Igoe, who has worked at WKBW since 2007, has opted out of her contract to spend more time with her family and to help her husband with his videography business.
“I am excited about joining one of the most respected and forward-thinking multimedia companies in the country that has a long history of investing in its products people and communities,” said LaSpina in a statement. “I am very fond of Buffalo, having lived in New York state for five years, and I am eager to work with the talented staff and management at WIVB-TV and WNLO-TV and achieve new levels of success.”
LaSpina takes over for Chris Musial who retired recently. She last worked as vice president and general manager for Nexstar’s Memphis and Jackson, TN, stations WPTY (now WATN), WLMT and WJKT. She has also managed stations in Albany, NY, Minneapolis, MN and Wilkes-Barre, PA.
“For nearly 30 years, Michael has proven himself to be an experienced manager and industry leader,” said Duane Lammers, Granite’s chief operating officer. “He is a seasoned broadcast executive that embodies Granite’s commitment to the communities we serve. With a deep knowledge of the greater Buffalo market and our operations, he is the ideal person to lead WKBW.”
Nurse started his career at WRKO radio in Boston and has served as GM at TV stations in Boston and Washington, D.C.
“He has been a positive voice for our company, the broadcasting profession and Buffalo, and will be truly missed,” Granite COO Duane Lammers said in a statement. “We wish him all the best in the next chapter of his life.”
Ransom has been general manager of the Buffalo ABC affiliate since 1995. Prior to that, he was the general sales manager of WPTA, Granite’s ABC affiliate in Fort Wayne, Ind.
“I am truly grateful to have had the privilege of working with Granite’s talented and committed team members, and am honored to have led our Buffalo station, WKBW, for the last 18 years,” Ransom said in a statement.
Demler, who co-anchors WGRZ’s evening newscasts, did a commentary segment on Jason Collins being the first openly gay NBA player last week. In a blog post, Pergament called Demler’s commentary “obvious and unnecessary,” saying the anchor should “stick to reading and reporting the news and stay away from commentaries that don’t say much.”
In her commentary this week, Demler delivered a lengthy response to Pergament’s criticism, saying the segments are the sign of an evolved newsroom. “What you see before you is a 21st century news anchor,” Demler said. “My job — like our newsroom — has evolved over the past 30 years.” Watch:
In a column published Wednesday, Pergament called Demler’s response a “unnecessary, inappropriate, hilarious waste of news time,” saying he hasn’t “laughed out loud so much about local TV news since watching ‘Anchorman: The Legend of Ron Burgundy.’” Read more
Last week we reported longtime WGRZ sports director Ed Kilgore was planning to sign off from the Buffalo NBC affiliate in May after accepting a job with a company owned by Terry Pegula, the owner of the NHL’s Buffalo Sabres.
But those plans changed Saturday after Kilgore hosted a news conference for the HARBORcenter that veered into conflict of interest territory for the sports director when the Sabres got involved. Jim Toellner WGRZ president and general manager said, “The event became as much a Sabres event as it was a downtown development event.”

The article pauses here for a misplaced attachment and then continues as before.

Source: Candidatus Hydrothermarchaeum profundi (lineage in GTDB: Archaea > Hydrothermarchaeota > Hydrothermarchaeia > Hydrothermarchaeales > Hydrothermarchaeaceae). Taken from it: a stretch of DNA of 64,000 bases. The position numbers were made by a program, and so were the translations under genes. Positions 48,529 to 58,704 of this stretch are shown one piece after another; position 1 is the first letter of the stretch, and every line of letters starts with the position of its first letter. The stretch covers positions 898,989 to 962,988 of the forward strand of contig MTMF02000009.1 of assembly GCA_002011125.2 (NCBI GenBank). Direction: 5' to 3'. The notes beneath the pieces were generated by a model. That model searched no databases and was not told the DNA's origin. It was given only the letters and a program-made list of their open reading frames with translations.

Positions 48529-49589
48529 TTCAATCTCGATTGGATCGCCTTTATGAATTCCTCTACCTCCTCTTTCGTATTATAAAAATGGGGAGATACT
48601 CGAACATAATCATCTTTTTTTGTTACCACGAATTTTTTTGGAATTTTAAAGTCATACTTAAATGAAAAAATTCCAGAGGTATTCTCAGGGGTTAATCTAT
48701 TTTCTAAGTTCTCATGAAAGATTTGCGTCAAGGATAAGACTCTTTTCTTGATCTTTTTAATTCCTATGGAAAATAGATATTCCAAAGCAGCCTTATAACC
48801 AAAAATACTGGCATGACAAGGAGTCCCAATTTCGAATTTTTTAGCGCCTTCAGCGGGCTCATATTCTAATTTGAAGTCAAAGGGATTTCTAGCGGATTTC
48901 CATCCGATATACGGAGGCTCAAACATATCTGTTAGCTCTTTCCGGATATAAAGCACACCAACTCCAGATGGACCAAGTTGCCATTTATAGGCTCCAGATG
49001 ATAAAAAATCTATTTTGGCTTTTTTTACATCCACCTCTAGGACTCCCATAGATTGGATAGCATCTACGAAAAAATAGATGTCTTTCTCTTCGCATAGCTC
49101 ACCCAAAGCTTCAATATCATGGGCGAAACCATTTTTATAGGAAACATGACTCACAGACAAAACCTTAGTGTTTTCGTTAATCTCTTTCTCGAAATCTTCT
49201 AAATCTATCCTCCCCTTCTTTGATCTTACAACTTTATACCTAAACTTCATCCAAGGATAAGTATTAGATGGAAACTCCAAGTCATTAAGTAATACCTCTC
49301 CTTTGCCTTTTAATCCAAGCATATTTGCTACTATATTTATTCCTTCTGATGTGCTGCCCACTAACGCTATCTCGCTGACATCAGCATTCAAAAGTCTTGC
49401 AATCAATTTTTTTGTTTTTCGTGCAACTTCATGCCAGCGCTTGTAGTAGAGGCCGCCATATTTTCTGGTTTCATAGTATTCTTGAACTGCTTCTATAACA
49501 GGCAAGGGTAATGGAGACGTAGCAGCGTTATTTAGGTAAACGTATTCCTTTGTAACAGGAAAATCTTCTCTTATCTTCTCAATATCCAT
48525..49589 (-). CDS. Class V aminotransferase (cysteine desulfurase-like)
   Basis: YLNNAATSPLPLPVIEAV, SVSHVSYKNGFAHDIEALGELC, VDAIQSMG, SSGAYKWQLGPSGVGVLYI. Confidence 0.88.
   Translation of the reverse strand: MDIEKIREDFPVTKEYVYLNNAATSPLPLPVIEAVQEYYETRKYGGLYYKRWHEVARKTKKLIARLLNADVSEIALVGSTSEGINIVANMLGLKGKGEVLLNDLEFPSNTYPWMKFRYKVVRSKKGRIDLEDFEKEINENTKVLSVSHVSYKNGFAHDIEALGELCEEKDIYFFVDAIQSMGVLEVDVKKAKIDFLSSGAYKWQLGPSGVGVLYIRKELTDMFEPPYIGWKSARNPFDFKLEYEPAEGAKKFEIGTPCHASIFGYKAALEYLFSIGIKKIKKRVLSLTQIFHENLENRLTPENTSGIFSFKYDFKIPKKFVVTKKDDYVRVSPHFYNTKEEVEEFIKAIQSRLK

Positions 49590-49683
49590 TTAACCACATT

So Toellner announced a new plan for Kilgore saying, “Although we have complete faith in Ed’s objectivity we see from Saturday’s events that perceptions might not go that way for all. We will continue to pay Ed through the end of his originally scheduled end date but he will no longer be working at the station after Wednesday.” Read more
“Channel 2 has been a huge part of my life,” said Kilgore. “The station is in better shape now than it has ever been. That’s why it’s bittersweet to walk away. But, it’s also okay to walk away now, knowing I was a part of that recent growth.”
“I don’t want to give too many details,” Paul told the News. “I’m pretty pleased. It’s for three years, with their options each year. I found out LIN isn’t doing any no-cut deals. The last deal was three no-cut years. This one doesn’t…. It had a happy ending. In a lot of ways, I’m pretty pleased.”
Paul originally joined WIVB in 1984 and left for rival WGRZ in 1988. He re-joined WIVB in 1991. He appears on the 5, 6 and 11 p.m. newscasts.
The 10 p.m. newscast produced by Buffalo NBC affiliate WGRZ will switch from airing on MyNetworkTV affiliate WNYO to Fox affiliate WUTV next week, according to the Buffalo Daily News‘ Alan Pergament. The newscast will also expand to seven days a week:
Effective April 8, [WGRZ]’s 10 p.m. newscast will switch from little-watched WNYO-TV to local Fox affiliate WUTV and it will expand from five nights a week to seven nights a week with the addition of weekend newscasts. Both stations are owned by Sinclair Broadcasting.
That will mean a few weeks before the start of the May sweeps, [WGRZ]’s newscast on WUTV will be getting stronger lead-ins than [WIVB]’s 10 O’Clock News gets on sister station WNLO from little-watched CW programming here.
After 17 years at WGRZ, Pete Gallivan is leaving the Buffalo NBC affiliate, the Buffalo News reports. The reporter and fill-in anchor has accepted a job in Governor Andrew Cuomo‘s communications department.
“I’m 47,” Gallivan told the News. “I wasn’t looking for an opportunity and they reached out to me. I thought if I was going to try something new, now was the time to do it.”
Gallivan informed the station of his departure on Tuesday. Because his new role is a potential conflict of interest, station management informed him he had to leave the station immediately.